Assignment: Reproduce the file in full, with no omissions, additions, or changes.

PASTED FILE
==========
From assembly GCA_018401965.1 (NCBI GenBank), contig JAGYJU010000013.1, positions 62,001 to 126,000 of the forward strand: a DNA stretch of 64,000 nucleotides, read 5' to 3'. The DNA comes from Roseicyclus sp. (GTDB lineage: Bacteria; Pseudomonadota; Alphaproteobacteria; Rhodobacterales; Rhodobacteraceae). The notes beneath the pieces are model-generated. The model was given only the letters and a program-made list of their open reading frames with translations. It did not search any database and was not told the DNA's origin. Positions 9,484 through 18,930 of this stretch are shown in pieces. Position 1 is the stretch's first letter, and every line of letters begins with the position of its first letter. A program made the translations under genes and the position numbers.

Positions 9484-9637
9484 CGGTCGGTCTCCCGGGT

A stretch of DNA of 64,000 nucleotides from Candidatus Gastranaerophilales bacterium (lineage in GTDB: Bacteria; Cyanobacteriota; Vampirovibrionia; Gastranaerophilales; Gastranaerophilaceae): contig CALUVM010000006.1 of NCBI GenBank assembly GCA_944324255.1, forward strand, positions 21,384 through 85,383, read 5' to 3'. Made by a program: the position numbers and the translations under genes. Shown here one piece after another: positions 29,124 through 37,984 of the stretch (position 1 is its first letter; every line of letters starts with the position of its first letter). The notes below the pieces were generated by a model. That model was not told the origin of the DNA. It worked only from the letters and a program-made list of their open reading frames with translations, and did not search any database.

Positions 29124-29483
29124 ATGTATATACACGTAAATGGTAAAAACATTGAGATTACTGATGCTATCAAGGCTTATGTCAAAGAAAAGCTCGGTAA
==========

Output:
From assembly GCA_018401965.1 (NCBI GenBank), contig JAGYJU010000013.1, positions 62,001 to 126,000 of the forward strand: a DNA stretch of 64,000 nucleotides, read 5' to 3'. The DNA comes from Roseicyclus sp. (GTDB lineage: Bacteria; Pseudomonadota; Alphaproteobacteria; Rhodobacterales; Rhodobacteraceae). The notes beneath the pieces are model-generated. The model was given only the letters and a program-made list of their open reading frames with translations. It did not search any database and was not told the DNA's origin. Positions 9,484 through 18,930 of this stretch are shown in pieces. Position 1 is the stretch's first letter, and every line of letters begins with the position of its first letter. A program made the translations under genes and the position numbers.

Positions 9484-9637
9484 CGGTCGGTCTCCCGGGT

A stretch of DNA of 64,000 nucleotides from Candidatus Gastranaerophilales bacterium (lineage in GTDB: Bacteria; Cyanobacteriota; Vampirovibrionia; Gastranaerophilales; Gastranaerophilaceae): contig CALUVM010000006.1 of NCBI GenBank assembly GCA_944324255.1, forward strand, positions 21,384 through 85,383, read 5' to 3'. Made by a program: the position numbers and the translations under genes. Shown here one piece after another: positions 29,124 through 37,984 of the stretch (position 1 is its first letter; every line of letters starts with the position of its first letter). The notes below the pieces were generated by a model. That model was not told the origin of the DNA. It worked only from the letters and a program-made list of their open reading frames with translations, and did not search any database.

Positions 29124-29483
29124 ATGTATATACACGTAAATGGTAAAAACATTGAGATTACTGATGCTATCAAGGCTTATGTCAAAGAAAAGCTCGGTAA